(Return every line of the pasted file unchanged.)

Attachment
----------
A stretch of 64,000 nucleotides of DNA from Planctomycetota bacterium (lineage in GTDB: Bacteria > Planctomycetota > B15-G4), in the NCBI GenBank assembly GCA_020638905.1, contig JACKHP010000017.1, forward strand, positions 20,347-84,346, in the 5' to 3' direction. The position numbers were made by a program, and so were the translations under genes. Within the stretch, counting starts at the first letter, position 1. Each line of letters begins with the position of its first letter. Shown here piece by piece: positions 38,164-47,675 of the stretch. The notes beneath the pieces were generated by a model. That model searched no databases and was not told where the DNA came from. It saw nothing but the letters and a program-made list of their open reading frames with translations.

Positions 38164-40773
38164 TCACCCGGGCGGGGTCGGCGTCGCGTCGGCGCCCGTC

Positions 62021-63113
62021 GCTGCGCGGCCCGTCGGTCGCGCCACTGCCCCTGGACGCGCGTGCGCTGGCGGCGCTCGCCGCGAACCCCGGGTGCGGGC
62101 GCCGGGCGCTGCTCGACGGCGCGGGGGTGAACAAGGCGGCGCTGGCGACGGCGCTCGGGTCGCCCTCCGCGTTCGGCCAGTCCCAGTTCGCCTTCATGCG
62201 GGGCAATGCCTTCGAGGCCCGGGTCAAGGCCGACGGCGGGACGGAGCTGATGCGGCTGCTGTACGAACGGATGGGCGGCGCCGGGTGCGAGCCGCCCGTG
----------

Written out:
A stretch of 64,000 nucleotides of DNA from Planctomycetota bacterium (lineage in GTDB: Bacteria > Planctomycetota > B15-G4), in the NCBI GenBank assembly GCA_020638905.1, contig JACKHP010000017.1, forward strand, positions 20,347-84,346, in the 5' to 3' direction. The position numbers were made by a program, and so were the translations under genes. Within the stretch, counting starts at the first letter, position 1. Each line of letters begins with the position of its first letter. Shown here piece by piece: positions 38,164-47,675 of the stretch. The notes beneath the pieces were generated by a model. That model searched no databases and was not told where the DNA came from. It saw nothing but the letters and a program-made list of their open reading frames with translations.

Positions 38164-40773
38164 TCACCCGGGCGGGGTCGGCGTCGCGTCGGCGCCCGTC

Positions 62021-63113
62021 GCTGCGCGGCCCGTCGGTCGCGCCACTGCCCCTGGACGCGCGTGCGCTGGCGGCGCTCGCCGCGAACCCCGGGTGCGGGC
62101 GCCGGGCGCTGCTCGACGGCGCGGGGGTGAACAAGGCGGCGCTGGCGACGGCGCTCGGGTCGCCCTCCGCGTTCGGCCAGTCCCAGTTCGCCTTCATGCG
62201 GGGCAATGCCTTCGAGGCCCGGGTCAAGGCCGACGGCGGGACGGAGCTGATGCGGCTGCTGTACGAACGGATGGGCGGCGCCGGGTGCGAGCCGCCCGTG